Sunday, May 13, 2001

Find good beers where you shop




By Ed Westemeier

        I receive a great deal of e-mail in response to this column, and I try to answer each message. This week, I want to showcase my two most frequently asked questions.

        Most common is: “Where can I buy that beer you wrote about last week?”

        This is a great question, so I think it's worthwhile answering in full.

        The first part of the answer is easy. My No. 1 source for beer is Jungle Jim's Market in Fairfield. You ought to be able to find any beer there — if it's available from Tristate distributors. It's also fun to browse Jungle's “wall of beer.”

        Beyond Jungle Jim's, there are a few excellent retailers who have a wide variety of craft beers: Dilly Deli in Mariemont, Cork & Bottle in Covington, Party Source in Bellevue and Florence, Bridgetown Finer Meats & Wines, Bracke's Market in Mount Lookout and Hyde Park Wine & Spirits.

        Many of these stores have superb selections displayed in limited shelf space. If you know of other retailers with good variety, let me know so I can spread the word.

        The second part of the answer to this common question is just as important. The best place to buy the finest beer is the place you patronize for more common beers. Just ask the manager to get something new for you.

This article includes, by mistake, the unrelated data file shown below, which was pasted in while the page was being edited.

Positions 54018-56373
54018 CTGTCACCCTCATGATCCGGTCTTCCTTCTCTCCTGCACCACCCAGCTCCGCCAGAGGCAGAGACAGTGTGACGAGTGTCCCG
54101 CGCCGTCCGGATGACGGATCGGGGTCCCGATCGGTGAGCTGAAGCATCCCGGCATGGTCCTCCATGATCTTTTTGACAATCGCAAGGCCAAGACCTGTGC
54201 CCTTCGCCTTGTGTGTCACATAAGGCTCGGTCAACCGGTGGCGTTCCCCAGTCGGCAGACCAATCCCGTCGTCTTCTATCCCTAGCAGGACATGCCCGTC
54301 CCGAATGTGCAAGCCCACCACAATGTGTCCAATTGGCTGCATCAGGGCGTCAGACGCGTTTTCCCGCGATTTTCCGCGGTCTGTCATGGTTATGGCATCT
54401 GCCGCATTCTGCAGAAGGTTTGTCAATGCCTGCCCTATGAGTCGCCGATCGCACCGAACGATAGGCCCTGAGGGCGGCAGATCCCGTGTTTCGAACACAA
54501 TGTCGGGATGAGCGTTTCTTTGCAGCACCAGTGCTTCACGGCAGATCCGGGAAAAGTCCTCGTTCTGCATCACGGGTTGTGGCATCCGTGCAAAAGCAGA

You might be surprised at how willing a store owner will be to contact a distributor and stock a new beer that has a guaranteed customer. Everyone benefits on this deal. You get a new and interesting beer in your neighborhood, the retailer gets a product that won't gather dust and the distributor gets a new outlet. head Or make your own

        Another question that comes up often: “How difficult is it to brew beer at home?”

        It's a lot like baking bread. Many people can make a decent loaf of bread or a drinkable batch of beer on the first try. With enough practice, you can produce an incredible loaf of bread that your friends go nuts over, or a superb beer that wins awards and tastes better than anything you can buy.

        If you're interested in checking out the home brewing hobby, I recommend a visit to Listermann Brewery Supply (1621 Dana Ave.) in Evanston, near Xavier University. This is one of the best-stocked home brewing retailers in the country, and you'll find every kind of equipment and all the ingredients you'll need.

        Owner Dan Listermann is a good source of information about using the equipment, and he can put you in touch with local home brewers' clubs.

        Listermann also stocks an extensive supply of books on home brewing. My favorite for its comprehensive approach is Homebrewing — Volume I (Sheaf & Vine; $14.95) by Al Korzonas.

        Keep sending those questions and suggestions.

        Ed Westemeier is a master beer judge, home brewer and writer who lives in New Richmond. He welcomes questions at hopfen@malz.com.
       

       



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